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Focus Group 'Dynamics & Stability'

khk_concept_group_dynamics_en.jpg On the one hand focus group 'dynamics & stability' collected and described different types of dynamics, e. g. processes of expansion, transfer, intensification, tiering, gradation, growth, and deterioration. On the other hand the concept of 'dynamics' has been analysed with regard to its prerequisites and its heuristic potential for the study of the history of religions. In the study of religions the term 'dynamic' is often used to merely differentiate one's own approach from others that are considered as static in order to evade the notion of religious traditions as spatially and temporally immutable and clearly distinguishable entities. An in-depth academic reflection on the concept of dynamic is still missing and has therefore been endeavoured by this focus group.

Especially the interrelationship between dynamics and stability has been be discussed both, on the material level and on the scientific meta-level. It had to be determined, among other topics, which kind of conceptual stability is necessary to properly identify and describe religious traditions from a 'dynamic' perspective.

The concept of a religious attractor – as a scientific object that is both stable and dynamic has been be utilised to further the study of 'dynamics in the history of religions.' Peirce's conceptualisation of a 'dynamic object' generating an attractive and attracting chain of signs seems well suited to describe dynamics in the terms of attractors.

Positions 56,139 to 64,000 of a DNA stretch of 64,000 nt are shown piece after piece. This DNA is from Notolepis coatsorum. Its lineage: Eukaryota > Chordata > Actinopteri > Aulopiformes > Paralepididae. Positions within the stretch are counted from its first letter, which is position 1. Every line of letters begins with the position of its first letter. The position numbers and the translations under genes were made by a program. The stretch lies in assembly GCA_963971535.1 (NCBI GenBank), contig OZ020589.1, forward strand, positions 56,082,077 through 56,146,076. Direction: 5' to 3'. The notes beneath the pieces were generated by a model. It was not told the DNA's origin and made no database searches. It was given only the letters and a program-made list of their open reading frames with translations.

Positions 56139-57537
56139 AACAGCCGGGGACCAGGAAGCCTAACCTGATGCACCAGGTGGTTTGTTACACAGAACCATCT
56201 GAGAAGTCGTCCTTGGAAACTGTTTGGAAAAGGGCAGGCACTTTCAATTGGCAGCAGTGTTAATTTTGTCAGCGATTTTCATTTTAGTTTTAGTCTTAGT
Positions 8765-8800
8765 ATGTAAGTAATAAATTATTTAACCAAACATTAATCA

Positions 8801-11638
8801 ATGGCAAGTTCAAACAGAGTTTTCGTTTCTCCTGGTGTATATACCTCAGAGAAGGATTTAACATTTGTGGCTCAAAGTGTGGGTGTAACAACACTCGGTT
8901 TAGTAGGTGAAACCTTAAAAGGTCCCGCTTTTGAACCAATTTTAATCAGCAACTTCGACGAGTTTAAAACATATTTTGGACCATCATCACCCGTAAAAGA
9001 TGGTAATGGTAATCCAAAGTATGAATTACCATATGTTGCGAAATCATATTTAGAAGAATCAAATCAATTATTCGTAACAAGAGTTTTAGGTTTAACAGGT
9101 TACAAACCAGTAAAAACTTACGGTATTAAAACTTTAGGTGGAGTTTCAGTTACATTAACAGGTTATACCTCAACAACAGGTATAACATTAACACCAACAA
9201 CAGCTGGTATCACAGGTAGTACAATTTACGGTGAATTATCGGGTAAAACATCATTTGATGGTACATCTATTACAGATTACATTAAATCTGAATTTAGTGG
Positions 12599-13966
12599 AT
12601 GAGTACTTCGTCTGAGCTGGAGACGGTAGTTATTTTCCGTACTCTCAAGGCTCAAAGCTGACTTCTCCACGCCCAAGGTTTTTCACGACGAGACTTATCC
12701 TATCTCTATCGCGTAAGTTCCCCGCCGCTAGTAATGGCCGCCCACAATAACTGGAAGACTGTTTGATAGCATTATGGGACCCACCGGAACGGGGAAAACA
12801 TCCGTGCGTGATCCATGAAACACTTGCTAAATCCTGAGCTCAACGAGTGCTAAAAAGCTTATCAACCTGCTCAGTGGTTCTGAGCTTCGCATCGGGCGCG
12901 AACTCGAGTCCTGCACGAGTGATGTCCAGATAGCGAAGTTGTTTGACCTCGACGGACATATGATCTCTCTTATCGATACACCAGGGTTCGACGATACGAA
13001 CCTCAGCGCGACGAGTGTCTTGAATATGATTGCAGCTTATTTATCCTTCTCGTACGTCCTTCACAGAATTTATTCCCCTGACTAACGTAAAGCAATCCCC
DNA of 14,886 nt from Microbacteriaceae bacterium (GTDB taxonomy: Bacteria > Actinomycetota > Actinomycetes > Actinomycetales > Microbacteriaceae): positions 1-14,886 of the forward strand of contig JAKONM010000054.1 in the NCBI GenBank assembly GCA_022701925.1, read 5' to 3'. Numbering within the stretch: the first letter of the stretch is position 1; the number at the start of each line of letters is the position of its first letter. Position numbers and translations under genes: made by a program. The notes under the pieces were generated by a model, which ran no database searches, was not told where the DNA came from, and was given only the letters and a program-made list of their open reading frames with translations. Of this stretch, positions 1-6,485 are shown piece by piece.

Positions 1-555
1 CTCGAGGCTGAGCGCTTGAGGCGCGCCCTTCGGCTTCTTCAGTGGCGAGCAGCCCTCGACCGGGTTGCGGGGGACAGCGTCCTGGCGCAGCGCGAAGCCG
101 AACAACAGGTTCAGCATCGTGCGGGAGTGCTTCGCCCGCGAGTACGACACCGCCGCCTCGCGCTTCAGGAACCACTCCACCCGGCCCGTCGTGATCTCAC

'Dynamics' primarily denotes relations in space and time. Phases of stabilisation and dynamisation alternate in development processes. Analytically, three basic types of dynamics can be distinguished:

  • endogenous dynamics (development, growth, decay, differentiation, etc.)
  • exogenous dynamics (demarcation, inclusion, etc.)
  • transfer dynamics, which combine endogenous and exogenous dynamics in a specific way (schema, form)

These types can be analysed with respect to push and pull factors, i. e. as phenomena of impetus and attraction. They manifest in situations of religious contact and occasion the emergence of material objects, which are under scrutiny as dynamic crystallisations or densifications. Densification means an intensification of expression, with sacralisation and self-referencing as the significant processes of this intensification.

The focus group's agenda entailed the following tasks:

  • to further develop the semiotics approach in order to describe the dynamics of religious 'condensed signs' employing the concept of a 'dynamic object,'
  • to apply Simmel's concept of 'axialrotation' to the labelling of religious dynamics,
  • to analyse horizontal dynamics in the history of religions (densification by interpretation),
  • to advance the development of a vertically dynamic stratigraphic model of religion as the interrelationship of processes of attraction and repercussion (evolutionary scheme).